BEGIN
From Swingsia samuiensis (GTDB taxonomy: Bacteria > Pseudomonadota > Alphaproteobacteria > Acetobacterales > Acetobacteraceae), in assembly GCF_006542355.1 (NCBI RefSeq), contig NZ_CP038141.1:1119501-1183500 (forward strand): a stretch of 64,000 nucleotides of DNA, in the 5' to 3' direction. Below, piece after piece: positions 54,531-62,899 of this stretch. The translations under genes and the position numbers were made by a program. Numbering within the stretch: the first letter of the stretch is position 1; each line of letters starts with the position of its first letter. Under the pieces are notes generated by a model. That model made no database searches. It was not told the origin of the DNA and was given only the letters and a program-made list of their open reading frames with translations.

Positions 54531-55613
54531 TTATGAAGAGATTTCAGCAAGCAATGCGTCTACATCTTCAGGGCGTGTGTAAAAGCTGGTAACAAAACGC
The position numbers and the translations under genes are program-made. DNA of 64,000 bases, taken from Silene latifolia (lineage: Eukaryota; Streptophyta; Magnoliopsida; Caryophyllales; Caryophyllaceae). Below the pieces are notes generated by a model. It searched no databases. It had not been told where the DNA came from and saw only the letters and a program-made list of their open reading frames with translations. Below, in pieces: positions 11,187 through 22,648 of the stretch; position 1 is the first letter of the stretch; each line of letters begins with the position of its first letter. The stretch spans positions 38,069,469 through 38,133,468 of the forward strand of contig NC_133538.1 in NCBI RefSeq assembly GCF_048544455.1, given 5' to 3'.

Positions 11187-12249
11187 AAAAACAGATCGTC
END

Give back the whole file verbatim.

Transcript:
From Swingsia samuiensis (GTDB taxonomy: Bacteria > Pseudomonadota > Alphaproteobacteria > Acetobacterales > Acetobacteraceae), in assembly GCF_006542355.1 (NCBI RefSeq), contig NZ_CP038141.1:1119501-1183500 (forward strand): a stretch of 64,000 nucleotides of DNA, in the 5' to 3' direction. Below, piece after piece: positions 54,531-62,899 of this stretch. The translations under genes and the position numbers were made by a program. Numbering within the stretch: the first letter of the stretch is position 1; each line of letters starts with the position of its first letter. Under the pieces are notes generated by a model. That model made no database searches. It was not told the origin of the DNA and was given only the letters and a program-made list of their open reading frames with translations.

Positions 54531-55613
54531 TTATGAAGAGATTTCAGCAAGCAATGCGTCTACATCTTCAGGGCGTGTGTAAAAGCTGGTAACAAAACGC
The position numbers and the translations under genes are program-made. DNA of 64,000 bases, taken from Silene latifolia (lineage: Eukaryota; Streptophyta; Magnoliopsida; Caryophyllales; Caryophyllaceae). Below the pieces are notes generated by a model. It searched no databases. It had not been told where the DNA came from and saw only the letters and a program-made list of their open reading frames with translations. Below, in pieces: positions 11,187 through 22,648 of the stretch; position 1 is the first letter of the stretch; each line of letters begins with the position of its first letter. The stretch spans positions 38,069,469 through 38,133,468 of the forward strand of contig NC_133538.1 in NCBI RefSeq assembly GCF_048544455.1, given 5' to 3'.

Positions 11187-12249
11187 AAAAACAGATCGTC